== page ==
By Elaine Donnelly
Extending sexual misconduct to combat units
Independent voices from the TWT Communities
The Obama administration has an enemies list, and John Dodson was on it. The special agent for the Bureau of Alcohol, Tobacco, Firearms and Explosives (ATF) infuriated his superiors by alerting Congress and everyone else about the government's gunrunning scheme called Fast and Furious.
A class-action lawsuit filed in federal court in San Diego says 15 IRS agents illegally seized the medical records of more than 10 million Americans, including California judges and their families, members of the Screen Actors Guild and Major League Baseball players.
A Texas group dedicated to combatting voter fraud applied for tax-exempt status in 2010 and has suffered three years of delays, been through four different IRS agents, undergone six FBI inquiries and submitted thousands of pages of documentation — and it still hasn't been approved.
Ever since Barack Obama was nominated in 2008 as the Democratic candidate for the president of the United States, his staunchest critics have implied that he had the makings of a dictator.
Maybe most surprising in the Justice Department's subpoenas of phone records from The Associated Press was how wide the Obama administration cast its net: 20 phone lines, used by up to 100 reporters.
Washington, D.C., has failed to remove from its voting rolls as many as 13,000 former residents who years ago moved to Prince George's County and cast ballots there, making fraud by voting in two jurisdictions as easy as going to the polls in their old neighborhoods, The Washington Times found in a review of records.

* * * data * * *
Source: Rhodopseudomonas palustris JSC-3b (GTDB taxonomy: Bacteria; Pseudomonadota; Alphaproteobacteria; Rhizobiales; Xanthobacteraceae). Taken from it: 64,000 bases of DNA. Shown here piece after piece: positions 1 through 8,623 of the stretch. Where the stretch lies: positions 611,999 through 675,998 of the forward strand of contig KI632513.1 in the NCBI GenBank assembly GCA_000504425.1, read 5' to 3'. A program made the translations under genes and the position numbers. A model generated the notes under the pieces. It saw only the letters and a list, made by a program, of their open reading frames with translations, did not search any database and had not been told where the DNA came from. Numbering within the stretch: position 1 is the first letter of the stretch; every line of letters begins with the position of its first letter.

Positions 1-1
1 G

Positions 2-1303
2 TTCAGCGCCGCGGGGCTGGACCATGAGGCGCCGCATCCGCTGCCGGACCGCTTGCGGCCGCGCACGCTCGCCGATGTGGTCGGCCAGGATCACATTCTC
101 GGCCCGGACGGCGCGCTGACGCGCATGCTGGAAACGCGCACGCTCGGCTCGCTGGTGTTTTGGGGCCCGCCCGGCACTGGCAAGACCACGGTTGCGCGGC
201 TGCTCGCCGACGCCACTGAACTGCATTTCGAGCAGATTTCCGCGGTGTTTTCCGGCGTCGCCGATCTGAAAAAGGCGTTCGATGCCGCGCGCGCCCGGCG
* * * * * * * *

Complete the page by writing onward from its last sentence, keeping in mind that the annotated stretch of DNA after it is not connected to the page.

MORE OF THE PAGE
The president and chief executive officer of The Associated Press on Sunday called the government's secret seizure of two months of reporters' phone records "unconstitutional" and said the news cooperative had not ruled out legal action against the Justice Department.
Spoiler alert: The IRS scandal, the AP phone records scandal — they go nowhere. In September, we'll all be looking back thinking, "Huh, that was a big waste of time." It will be — in fact, it already is.
Attorney General Eric H. Holder Jr. on Wednesday described the leak about a foiled terrorist plot in Yemen to The Associated Press as a "very, very serious" matter that "put the American people at risk," but he did not remember when he recused himself from the investigation into it, did not put his recusal in writing and never told the White House.
One-time journalist and presidential press secretary Jay Carney is channelling his inner Sgt. Schultz, a favorite of "Hogan's Heroes." He "knows nothing, absolutely nothing" about the Department of Justice snooping on the communication habits of 20 reporters and editors at the Associated Press.
"Though this nation has proudly thought of itself as an ethnic melting pot," Mr. Holder said, "in things racial we have always been and I believe continue to be, in too many ways, essentially a nation of cowards."
"The facts alleged in this indictment show that the Pakistani Taliban facilitated Faisal Shahzads attempted attack on American soil," said Attorney General Eric H. Holder Jr. "Our nation averted serious loss of life in this attempted bombing, but it is a reminder that we face an evolving threat that we must continue to fight with every tool available to the government."